No study of the history of scientific communication can be complete without mention of Joseph Charles Minard, a 19th Century French civil engineer and cartographer.
At the end of his life, Minard created two very famous examples of statistical charts, called flow maps, that every scientist, engineer and student should be familair with. The first showed Hannibal’s crossing of the Alps (218 BC, Second Punic War), and the second describes Napoleon’s disastrous invasion of Russia (1812-1813).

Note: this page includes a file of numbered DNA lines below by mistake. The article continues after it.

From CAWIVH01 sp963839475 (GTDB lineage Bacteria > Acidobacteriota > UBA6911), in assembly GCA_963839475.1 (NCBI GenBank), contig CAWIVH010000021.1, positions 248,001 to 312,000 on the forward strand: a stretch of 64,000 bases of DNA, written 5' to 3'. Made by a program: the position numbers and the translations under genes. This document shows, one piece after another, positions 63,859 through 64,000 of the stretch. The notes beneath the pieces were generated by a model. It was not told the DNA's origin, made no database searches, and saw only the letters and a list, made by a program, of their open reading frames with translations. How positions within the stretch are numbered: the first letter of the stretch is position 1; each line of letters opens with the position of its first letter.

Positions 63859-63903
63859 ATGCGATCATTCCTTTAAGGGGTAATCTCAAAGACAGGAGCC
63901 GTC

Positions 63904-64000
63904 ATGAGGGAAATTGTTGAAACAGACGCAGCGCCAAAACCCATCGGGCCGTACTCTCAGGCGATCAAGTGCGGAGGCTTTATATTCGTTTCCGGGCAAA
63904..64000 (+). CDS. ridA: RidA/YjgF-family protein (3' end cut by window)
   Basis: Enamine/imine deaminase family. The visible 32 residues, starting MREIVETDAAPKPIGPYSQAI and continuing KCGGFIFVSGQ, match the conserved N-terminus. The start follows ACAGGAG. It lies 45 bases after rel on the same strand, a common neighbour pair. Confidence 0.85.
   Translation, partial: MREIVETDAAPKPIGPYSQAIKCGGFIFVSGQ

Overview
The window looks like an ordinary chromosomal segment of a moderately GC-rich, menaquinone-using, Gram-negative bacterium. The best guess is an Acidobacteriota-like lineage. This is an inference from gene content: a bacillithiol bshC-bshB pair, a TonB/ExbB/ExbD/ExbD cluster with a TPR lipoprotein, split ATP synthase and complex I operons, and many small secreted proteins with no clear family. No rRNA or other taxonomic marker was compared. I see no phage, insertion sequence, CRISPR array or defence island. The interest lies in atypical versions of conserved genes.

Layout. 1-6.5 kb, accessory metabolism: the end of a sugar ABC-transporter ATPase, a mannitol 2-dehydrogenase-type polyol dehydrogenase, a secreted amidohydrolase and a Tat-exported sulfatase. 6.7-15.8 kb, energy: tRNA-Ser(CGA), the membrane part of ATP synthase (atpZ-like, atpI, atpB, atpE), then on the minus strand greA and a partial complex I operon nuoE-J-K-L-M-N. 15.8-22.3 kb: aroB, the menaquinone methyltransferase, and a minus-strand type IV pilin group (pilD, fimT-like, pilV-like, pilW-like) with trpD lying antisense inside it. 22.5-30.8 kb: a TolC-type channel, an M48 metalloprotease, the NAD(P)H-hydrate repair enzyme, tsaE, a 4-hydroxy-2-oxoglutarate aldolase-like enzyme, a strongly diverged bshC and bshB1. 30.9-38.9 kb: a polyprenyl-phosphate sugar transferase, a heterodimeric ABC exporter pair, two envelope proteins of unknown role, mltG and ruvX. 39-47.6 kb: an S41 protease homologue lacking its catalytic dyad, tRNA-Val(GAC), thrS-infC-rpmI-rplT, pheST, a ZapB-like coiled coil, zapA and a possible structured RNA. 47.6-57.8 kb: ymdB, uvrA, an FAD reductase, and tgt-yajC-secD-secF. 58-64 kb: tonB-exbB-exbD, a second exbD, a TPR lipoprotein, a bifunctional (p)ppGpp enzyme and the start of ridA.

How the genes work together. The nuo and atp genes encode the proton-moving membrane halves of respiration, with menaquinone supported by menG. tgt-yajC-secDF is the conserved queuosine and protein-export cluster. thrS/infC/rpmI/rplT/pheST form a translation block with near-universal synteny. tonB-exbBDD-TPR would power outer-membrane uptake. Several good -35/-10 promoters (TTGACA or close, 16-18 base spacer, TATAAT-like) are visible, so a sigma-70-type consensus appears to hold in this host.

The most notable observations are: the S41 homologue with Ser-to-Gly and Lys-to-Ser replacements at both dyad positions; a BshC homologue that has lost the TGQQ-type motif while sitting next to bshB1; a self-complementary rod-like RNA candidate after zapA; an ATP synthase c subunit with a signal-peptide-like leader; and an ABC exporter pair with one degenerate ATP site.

Both examples are beautiful works of art and masterful examples of evidence. But they are also more than that, they tell cohesive and interesting stories. In this post, I thought it might be interesting to take a closer look at the history of Hannibal and Napoleon, and highlight the ways which Minard’s charts help us to explain their eventual outcome.
(Note: High resolution, PDF versions of the two maps are available for download. These versions have been translated from the original French. To download, either click on the images, or here for the Hannibal invasion of Northern Italy, and here for the French Invasion of Russia.)
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